What Ross offers is “calling-in culture” where we confront each other personally, privately, and compassionately. We engage in dialogue, listening, and empathy. But disagreement, says Ross, isn’t something we know how to do well. Too often, disagreeing with someone gets perceived as “verbal violence.” Because we can’t handle the discomfort of disagreement, we end up “overstating harm” from others. Then, we can descend into cancellation, where an offender is presumed guilty, often without evidence, are unforgivable, make others guilty by association, and are essentialized by a single statement or action.
“Calling-in is simply a call-out done with love. Some corrections can be made privately. Others will necessarily be public but done with respect. It is not tone policing, protecting white fragility or covering up abuse. It helps avoid the weaponization of suffering that prevents constructive healing . . . Calling-in engages in debates with words and actions of healing and restoration, and without the self-indulgence of drama.
Boundaries Hold Us Together
Our work is human work, which at its very core is about connection. Boundaries, the way we typically think about them, aren’t about connection at all. They are designed to separate, exclude, isolate. So, we must begin by reframing the very definition of boundaries. Not a line that demarcates inside/outside. Not a wall that keeps you in and others out. Not a border or a barrier.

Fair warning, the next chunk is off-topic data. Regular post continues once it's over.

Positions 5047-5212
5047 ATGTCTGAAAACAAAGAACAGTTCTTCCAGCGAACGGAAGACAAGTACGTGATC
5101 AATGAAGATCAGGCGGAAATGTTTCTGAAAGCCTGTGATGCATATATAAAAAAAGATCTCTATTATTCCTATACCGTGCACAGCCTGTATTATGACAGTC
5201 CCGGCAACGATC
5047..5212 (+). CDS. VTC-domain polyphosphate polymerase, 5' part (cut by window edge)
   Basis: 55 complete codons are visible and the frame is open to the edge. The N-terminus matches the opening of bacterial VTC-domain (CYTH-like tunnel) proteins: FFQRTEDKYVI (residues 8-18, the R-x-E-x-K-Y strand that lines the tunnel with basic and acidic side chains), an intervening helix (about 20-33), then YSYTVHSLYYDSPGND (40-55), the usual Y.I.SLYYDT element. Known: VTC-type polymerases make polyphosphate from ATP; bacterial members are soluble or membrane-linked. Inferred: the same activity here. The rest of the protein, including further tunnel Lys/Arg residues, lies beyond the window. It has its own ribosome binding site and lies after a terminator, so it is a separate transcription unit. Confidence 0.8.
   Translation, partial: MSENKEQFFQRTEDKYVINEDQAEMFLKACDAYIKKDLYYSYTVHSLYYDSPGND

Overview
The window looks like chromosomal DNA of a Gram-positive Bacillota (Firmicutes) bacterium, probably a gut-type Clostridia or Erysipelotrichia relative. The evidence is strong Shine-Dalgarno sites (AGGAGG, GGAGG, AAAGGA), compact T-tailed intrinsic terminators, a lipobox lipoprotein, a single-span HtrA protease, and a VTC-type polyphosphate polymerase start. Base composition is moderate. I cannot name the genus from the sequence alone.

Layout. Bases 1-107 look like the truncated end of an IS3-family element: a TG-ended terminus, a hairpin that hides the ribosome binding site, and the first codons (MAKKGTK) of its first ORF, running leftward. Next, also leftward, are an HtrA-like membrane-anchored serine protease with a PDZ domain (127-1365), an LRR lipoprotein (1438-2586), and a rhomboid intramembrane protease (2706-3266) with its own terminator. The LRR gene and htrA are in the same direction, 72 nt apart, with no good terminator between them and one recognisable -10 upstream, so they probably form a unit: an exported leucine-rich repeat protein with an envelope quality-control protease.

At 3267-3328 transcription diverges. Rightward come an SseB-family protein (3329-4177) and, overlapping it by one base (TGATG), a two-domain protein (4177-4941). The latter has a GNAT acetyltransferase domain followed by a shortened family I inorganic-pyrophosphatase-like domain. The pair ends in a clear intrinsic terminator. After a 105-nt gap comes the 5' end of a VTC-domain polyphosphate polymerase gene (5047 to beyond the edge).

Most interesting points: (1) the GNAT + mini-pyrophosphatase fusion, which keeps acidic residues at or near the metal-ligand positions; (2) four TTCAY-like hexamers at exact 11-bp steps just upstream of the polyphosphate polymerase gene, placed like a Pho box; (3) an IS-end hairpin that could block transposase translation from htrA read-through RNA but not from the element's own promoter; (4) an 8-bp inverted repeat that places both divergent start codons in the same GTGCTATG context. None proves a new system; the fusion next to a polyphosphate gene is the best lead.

In human work, boundaries are spaces for relationships.
A boundary is, very simply, what you need to be your best self. Others can respect or meet your need. They can also deny or override your need. Either way, a boundary acknowledges that a relationship exists.
Examples of boundaries:
- I need to start team meetings after 8:30 a.m. so I can drop off my child at school.
- I need you to limit your email requests to one per day.
- I need my position to be fully remote.
- I need my compensation package to include healthcare.
- I need the entire team to arrive early for client presentations.
- I need you to stop interrupting me when I speak.
- I need to work with a leadership team that has emotional agility.